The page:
Undergraduate study at Goddard College occurs in a vibrant, socially just and ecologically sustainable learning community. We are committed to diversity, critical engagement, and transformative learning. Goddard gives students control of their education. This means you decide what you want to study, how you want to study, and how you will demonstrate what you’ve learned. Our degrees are offered in a low-residency format, which means you don’t put your life on hold in order to complete your education.
The four hallmarks of all of Goddard’s undergraduate programs are:
- A learner-centered education philosophy
- A low-residency model that encourages students to be part of community-based, experiential projects
- An emphasis on social justice and inclusion alongside personal transformation
- Multidisciplinary approaches to all areas of learning
Options for undergraduate studies
- Individualized Bachelor of Arts: Students work collaboratively with faculty to develop personalized, holistic, and multidisciplinary plans for study.
- Bachelor of Arts in Health Arts & Sciences: Students are supported in restoring personal and community health in the context of creating healthier social and natural systems.
- Bachelor of Arts in Sustainability: Students are supported in focusing on understanding our place in the ecosystem and developing a just and sustainable society in partnership with nature.
- Bachelor of Arts in Education: Offered through the Education Program. Students may pursue a Vermont teacher licensure or a self-designed major in education, dual language early childhood education, or community education.
- Bachelor of Arts in Psychology: Offered through the Psychology and Counseling Program. Students may be admitted into the BA/MA Fast Track if they intend to pursue the graduate degree in psychology or clinical mental health counseling.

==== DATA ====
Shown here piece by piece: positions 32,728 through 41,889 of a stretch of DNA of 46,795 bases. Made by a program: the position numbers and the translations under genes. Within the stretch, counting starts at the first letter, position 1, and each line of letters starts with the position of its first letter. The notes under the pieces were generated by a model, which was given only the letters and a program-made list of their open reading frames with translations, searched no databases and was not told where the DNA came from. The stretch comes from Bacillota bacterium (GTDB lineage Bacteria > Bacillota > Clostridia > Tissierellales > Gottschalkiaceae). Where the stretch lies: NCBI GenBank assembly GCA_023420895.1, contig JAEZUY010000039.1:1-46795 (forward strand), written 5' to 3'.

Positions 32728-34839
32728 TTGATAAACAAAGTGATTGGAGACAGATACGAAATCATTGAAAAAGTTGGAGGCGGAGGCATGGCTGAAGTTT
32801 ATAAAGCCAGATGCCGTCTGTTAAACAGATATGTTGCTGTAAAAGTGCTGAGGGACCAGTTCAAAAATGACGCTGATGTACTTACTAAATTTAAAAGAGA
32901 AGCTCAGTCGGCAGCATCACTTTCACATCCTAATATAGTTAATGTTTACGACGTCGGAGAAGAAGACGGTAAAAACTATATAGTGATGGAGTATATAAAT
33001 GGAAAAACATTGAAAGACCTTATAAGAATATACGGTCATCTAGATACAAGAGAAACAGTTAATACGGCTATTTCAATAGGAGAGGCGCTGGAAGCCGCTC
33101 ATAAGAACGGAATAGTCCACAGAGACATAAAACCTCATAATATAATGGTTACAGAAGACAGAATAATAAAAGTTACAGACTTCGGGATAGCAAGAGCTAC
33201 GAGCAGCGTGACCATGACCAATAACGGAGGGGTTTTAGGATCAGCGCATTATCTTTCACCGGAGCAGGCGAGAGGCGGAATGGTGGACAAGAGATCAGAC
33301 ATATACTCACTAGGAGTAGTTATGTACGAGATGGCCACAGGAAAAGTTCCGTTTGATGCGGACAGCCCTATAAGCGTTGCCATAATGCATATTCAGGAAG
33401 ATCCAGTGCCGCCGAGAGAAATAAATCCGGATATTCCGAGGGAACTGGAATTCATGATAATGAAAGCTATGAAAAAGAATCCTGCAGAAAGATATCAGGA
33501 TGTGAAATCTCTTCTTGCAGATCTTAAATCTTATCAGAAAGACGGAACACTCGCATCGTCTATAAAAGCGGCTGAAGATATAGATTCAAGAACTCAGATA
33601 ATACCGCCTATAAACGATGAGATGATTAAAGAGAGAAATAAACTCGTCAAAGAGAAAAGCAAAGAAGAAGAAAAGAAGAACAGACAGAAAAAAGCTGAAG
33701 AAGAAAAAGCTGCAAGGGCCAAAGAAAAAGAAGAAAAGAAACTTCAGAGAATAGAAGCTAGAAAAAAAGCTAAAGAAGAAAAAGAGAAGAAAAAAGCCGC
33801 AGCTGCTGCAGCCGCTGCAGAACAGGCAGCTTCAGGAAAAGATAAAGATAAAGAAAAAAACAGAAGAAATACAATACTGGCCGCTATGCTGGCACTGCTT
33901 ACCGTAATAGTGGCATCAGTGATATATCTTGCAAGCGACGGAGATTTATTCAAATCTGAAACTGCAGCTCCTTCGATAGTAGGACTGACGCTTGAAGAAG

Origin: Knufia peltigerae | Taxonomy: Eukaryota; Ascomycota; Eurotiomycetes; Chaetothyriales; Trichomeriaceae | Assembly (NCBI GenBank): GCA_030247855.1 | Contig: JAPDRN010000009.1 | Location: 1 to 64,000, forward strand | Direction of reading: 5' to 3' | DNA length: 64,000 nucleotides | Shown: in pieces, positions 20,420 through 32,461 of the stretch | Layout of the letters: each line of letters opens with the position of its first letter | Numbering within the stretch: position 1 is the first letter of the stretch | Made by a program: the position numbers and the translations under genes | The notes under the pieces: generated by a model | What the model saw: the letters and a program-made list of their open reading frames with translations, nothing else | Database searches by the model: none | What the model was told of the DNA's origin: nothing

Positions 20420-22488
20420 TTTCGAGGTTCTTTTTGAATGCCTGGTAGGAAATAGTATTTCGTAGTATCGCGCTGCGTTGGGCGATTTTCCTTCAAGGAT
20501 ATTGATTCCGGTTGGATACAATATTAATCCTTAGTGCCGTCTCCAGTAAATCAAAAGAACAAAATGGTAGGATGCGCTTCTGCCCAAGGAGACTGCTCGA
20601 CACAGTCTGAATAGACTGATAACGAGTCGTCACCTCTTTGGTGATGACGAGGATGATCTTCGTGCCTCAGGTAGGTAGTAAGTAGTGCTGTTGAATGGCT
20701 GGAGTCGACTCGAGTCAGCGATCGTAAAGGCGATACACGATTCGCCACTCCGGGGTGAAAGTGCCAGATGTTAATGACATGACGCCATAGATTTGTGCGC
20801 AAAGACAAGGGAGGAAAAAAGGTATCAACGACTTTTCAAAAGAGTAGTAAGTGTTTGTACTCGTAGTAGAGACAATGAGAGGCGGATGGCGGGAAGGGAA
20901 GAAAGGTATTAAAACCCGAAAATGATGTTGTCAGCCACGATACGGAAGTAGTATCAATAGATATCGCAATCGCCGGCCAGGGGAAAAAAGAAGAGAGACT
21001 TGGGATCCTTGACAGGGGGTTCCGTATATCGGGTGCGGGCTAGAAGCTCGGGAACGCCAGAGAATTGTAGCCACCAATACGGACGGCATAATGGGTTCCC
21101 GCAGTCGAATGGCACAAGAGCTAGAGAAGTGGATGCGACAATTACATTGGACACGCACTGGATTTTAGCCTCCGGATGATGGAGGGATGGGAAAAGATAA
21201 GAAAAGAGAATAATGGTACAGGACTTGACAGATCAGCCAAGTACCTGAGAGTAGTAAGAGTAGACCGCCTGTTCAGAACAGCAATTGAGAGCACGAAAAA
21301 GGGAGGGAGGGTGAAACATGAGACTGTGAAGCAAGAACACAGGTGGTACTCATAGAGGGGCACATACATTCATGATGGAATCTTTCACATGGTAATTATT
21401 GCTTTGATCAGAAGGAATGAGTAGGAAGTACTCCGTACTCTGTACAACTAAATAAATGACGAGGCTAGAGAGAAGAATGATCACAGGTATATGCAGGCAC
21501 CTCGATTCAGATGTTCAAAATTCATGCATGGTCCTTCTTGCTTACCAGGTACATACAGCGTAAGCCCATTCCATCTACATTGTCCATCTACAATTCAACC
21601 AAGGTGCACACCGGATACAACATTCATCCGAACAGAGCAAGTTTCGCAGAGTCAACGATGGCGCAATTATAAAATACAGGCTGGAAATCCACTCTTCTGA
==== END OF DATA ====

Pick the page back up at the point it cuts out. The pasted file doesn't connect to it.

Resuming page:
- Bachelor of Fine Arts in Creative Writing: Students interested in developing as writers of fiction, poetry, creative nonfiction, or hybrid forms.
- Bachelor of Fine Arts in Socially Engaged Art: Students are supported in creating new work that engages with communities to catalyze meaningful social change.
At the start of the semester, students attend an intensive eight-day residency, followed by 16 weeks of independent work and self-reflection in close collaboration with a faculty advisor. For the BA in Education each semester begins with an eight-day residency in Vermont or Washington. For all the other undergraduate programs each semester begins with an eight-day residency in Vermont. Goddard pioneered this format nearly a half century ago to meet the needs of adult students with professional, family, and other obligations seeking learning experiences grounded in the real-world.
Residencies are a time to explore, network, learn, witness, and share with peers, staff, and faculty. Students work with advisors and peers in close-knit advising groups to forge individualized study plans that describe their learning objectives for the semester.
Working closely with their faculty advisors, and supported by fellow learners, students identify areas of study, personal goals, relevant resources, and avenues to achieve these goals. Students also attend and are invited to help organize workshops, keynote addresses, celebrations and other events intended to stimulate, inspire, and challenge.
This low-residency model combines the breadth of a collaborative community with the focus of personalized learning, enhanced by insightful exchanges with a faculty advisor.
Twice a year, at the start of each semester, students attend an intensive eight-day residency. The BA in Education residency takes place at the College’s Plainfield, Vermont campus or the Seattle, Washington site. All the other undergraduate program residencies takes place at the College’s Plainfield, Vermont campus. Residencies are a rich time of exploration, connection, and planning.